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Auto workers’ emotions – from excitement to fear and apprehension – are running high as their union, the United Auto Workers, launches an unprecedented strike against the Big Three automakers.
For the first time in history, the UAW is simultaneously attacking Detroit’s three major automakers after failing to reach an agreement on wages, pensions and other benefits with the automakers.
Under the bold gamble unveiled by UAW President Shawn Fain, workers at just three Midwest plants — a General Motors plant in Wentzville, Mo., a Stellantis plant in Toledo, Ohio , and part of a Ford plant in Wayne, Michigan – walked out. work Friday. They represent about 9 percent of the nearly 150,000 UAW members employed by the three companies.
Fain warned workers at other factories that they could be called upon to walk out at any time. He said the option of an all-member strike remained on the table.
Jerry Coleman, a longtime temporary worker working 70 hours a week at the Stellantis Jeep factory in Toledo, Ohio, welcomed Fain’s tough rhetoric.
But Friday morning, as he walked to his union hall and then to the picket line, Coleman said he was disappointed by the strike.
“Honestly, I think he was gentle,” he said of Fain. “To get back what we lost, I think he would have had to hit six to 10 major factories and facilities to let them know, ‘Hey, look, this is serious!'”
If automakers want to play hardball, Coleman says, then play hardball.
Fain defended his strategy.
“It’s going to create confusion in businesses,” Fain told union activists earlier this week. “It’s going to keep them guessing about what might happen next, and it’s going to empower our negotiators to be as effective as possible.”
But this strategy has created some confusion and frustration among workers, especially those whose factories are not yet on strike.
Working under an expired contract
Comments on the UAW Facebook page range from “What’s the point of a strike if we don’t ALL strike at the same time?!” to “So much the worse for solidarity”. Others have expressed concern that their jobs could be at risk now that their contracts have expired.
The UAW attempted to allay those fears by releasing a video ahead of the strike explaining that most contract terms remain in effect, including that management must still negotiate with the union over any changes to wages, hours or working conditions. work.
“They don’t become at-will employees just because their contract expired,” says Sharon Block, executive director of the Center for Labor and a Just Economy at Harvard Law.
As someone who has followed labor movements for decades, Block says she was intrigued to see Fain choose to strike all three automakers at the same time, but limited to one plant in each to start.
“I think it gives him maximum flexibility at this point where they’re really at the beginning of this new phase of their negotiations,” she says.
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Confidence in the UAW president’s strategy
There was a shared sense of excitement Friday outside the striking factories, with crowds clapping and chanting, drivers honking in support, and only occasional hecklers yelling at people to return to work.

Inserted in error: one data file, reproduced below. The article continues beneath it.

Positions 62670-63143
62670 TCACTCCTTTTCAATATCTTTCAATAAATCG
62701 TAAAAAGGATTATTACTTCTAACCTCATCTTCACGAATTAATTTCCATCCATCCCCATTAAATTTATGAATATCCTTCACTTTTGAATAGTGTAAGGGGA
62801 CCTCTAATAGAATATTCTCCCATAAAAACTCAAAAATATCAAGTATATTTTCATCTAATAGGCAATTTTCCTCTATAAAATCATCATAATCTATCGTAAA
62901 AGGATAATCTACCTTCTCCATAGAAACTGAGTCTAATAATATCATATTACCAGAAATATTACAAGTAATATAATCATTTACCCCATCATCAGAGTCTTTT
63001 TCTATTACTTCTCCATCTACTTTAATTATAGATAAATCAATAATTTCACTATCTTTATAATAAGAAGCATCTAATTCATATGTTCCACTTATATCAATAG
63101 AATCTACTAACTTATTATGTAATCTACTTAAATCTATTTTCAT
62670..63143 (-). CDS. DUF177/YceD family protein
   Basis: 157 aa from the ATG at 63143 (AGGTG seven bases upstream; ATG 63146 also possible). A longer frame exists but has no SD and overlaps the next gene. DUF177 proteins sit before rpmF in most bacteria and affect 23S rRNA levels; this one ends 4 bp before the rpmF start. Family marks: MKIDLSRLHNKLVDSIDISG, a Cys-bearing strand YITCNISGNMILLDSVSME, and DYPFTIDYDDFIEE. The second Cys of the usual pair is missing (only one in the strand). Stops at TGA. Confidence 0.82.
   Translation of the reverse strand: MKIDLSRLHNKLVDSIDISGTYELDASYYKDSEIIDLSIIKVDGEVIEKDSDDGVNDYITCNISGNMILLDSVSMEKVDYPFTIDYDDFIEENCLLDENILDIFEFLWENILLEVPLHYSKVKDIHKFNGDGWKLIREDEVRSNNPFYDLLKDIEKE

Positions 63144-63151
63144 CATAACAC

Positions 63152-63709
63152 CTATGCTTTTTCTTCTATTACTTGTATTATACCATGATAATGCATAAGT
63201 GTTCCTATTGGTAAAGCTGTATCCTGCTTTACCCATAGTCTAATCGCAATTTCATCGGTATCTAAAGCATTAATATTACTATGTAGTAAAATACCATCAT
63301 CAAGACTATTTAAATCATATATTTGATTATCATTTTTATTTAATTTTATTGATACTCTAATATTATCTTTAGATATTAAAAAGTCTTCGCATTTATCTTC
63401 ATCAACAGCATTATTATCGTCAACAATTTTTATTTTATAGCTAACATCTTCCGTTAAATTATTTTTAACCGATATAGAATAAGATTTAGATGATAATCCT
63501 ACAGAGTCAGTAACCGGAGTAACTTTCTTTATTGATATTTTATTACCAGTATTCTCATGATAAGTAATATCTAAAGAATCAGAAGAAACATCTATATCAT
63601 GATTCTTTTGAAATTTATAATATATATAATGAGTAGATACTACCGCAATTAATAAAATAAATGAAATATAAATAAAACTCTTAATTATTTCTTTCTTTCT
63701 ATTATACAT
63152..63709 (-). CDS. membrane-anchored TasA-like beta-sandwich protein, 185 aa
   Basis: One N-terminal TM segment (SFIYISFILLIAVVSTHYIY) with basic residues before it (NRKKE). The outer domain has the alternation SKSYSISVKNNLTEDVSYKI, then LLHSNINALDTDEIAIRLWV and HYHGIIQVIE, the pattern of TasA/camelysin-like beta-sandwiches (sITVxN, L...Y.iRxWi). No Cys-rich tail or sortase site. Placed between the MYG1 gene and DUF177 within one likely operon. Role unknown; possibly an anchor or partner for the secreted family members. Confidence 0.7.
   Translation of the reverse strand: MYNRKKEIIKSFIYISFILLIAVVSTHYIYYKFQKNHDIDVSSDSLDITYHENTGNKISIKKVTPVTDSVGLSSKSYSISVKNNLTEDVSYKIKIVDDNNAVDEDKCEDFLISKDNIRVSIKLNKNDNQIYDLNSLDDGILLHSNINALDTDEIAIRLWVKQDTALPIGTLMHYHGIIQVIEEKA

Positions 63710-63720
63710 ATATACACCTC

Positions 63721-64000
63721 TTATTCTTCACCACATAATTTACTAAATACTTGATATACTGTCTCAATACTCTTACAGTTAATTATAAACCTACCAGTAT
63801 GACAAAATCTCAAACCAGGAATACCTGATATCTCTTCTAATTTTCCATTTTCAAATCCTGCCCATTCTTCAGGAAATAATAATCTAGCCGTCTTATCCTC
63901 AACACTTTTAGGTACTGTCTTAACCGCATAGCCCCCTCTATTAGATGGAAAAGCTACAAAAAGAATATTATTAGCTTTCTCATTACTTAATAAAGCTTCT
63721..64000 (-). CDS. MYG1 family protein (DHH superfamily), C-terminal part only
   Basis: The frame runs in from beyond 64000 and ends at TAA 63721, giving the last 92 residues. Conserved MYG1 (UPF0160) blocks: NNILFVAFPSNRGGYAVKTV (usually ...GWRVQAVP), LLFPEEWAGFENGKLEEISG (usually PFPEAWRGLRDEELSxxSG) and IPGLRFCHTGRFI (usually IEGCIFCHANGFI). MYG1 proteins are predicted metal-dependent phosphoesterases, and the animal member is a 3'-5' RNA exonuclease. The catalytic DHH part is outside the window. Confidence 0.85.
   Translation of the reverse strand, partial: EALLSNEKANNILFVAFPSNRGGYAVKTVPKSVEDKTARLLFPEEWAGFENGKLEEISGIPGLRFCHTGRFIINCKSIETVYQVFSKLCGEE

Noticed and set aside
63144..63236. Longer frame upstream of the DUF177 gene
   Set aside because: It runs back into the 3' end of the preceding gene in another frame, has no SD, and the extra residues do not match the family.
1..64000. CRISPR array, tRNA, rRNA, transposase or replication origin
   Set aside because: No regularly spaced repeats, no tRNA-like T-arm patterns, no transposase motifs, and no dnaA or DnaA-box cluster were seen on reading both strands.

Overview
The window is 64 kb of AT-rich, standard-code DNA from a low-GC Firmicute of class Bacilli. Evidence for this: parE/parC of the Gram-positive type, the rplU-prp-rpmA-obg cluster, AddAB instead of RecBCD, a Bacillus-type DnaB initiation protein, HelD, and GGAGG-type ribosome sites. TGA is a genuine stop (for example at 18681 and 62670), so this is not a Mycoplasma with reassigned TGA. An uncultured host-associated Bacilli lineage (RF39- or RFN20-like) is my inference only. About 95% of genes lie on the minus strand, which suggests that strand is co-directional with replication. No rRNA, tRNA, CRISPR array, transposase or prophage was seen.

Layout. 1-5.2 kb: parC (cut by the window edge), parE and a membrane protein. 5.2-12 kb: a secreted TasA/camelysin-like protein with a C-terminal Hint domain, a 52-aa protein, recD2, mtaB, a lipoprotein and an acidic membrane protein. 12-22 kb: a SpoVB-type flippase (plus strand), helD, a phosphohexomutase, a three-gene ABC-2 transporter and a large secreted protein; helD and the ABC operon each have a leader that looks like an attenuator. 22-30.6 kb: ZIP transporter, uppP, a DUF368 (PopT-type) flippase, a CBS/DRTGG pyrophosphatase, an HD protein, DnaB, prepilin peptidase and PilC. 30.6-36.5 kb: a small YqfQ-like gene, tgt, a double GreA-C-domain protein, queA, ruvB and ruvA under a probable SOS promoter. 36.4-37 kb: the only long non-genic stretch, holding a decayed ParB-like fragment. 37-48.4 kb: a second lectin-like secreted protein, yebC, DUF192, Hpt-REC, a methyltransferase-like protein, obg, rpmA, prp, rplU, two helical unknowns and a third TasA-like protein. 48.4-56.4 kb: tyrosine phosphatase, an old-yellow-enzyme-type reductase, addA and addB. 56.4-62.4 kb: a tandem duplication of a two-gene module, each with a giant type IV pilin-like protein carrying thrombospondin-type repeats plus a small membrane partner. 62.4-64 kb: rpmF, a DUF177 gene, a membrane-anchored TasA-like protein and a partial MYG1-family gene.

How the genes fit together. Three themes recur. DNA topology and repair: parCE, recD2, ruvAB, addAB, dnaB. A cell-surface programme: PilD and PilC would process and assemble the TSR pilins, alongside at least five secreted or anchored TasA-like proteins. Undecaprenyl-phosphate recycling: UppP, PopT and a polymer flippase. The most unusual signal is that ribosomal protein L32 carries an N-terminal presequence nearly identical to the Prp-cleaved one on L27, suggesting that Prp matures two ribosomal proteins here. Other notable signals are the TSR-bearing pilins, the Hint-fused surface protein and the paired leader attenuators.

“I really trust Shawn Fain right now, and I think he has a good plan. I don’t think he’s just doing it with his pants down,” said Kyle Bendert, who works on the engine line at the Ford factory. in Wayne, Michigan.
Bendert expressed concern that the $500 per week strike pay is far less than his usual salary. But, he said, it will be worth it if the UAW delivers the contracts workers deserve.
“Working in the Big Three was the best job you could get in manufacturing. And now we’re living paycheck to paycheck,” he says.
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Target factories that make popular cars
Even with just three factories on strike, the economic impacts could quickly become significant given the popularity of the vehicles they produce, says Tyler Theile, vice president and director of public policy at Anderson Economic Group in East Lansing, Michigan.
The remarkable Stellantis factory makes Jeep Wranglers and Gladiators. The remarkable Ford factory makes Ford Broncos and Rangers. The notable GM plant produces the Chevrolet Colorado, GMC Canyon and two different minivans, according to the UAW.
Theile’s group estimates that a 10-day work stoppage could result in the loss of 25,000 vehicles from the lines of these three factories.
“This is not a coincidence. These are vehicles that consumers want and need, and these are factories where production volumes are high and efficient,” she says.
It should be noted, however, that the factory that produces the best-selling Ford F-150 truck has not yet been the target of a strike, nor has the UAW chosen to pull out of Ford’s factories. engines or other spare parts that could have a direct impact on a larger number of people. other facilities.
To keep hope
Coleman, who earns $19.76 an hour after five and a half years at the Stellantis plant in Toledo, says that despite his initial disappointment with the scale of the strike, he still has confidence in Fain.
“I think he’ll hold up,” he said. “These big companies don’t understand how much stress and pain we put on our bodies and how much we miss our family’s lives.”
But Fain does it, he says, and that’s important.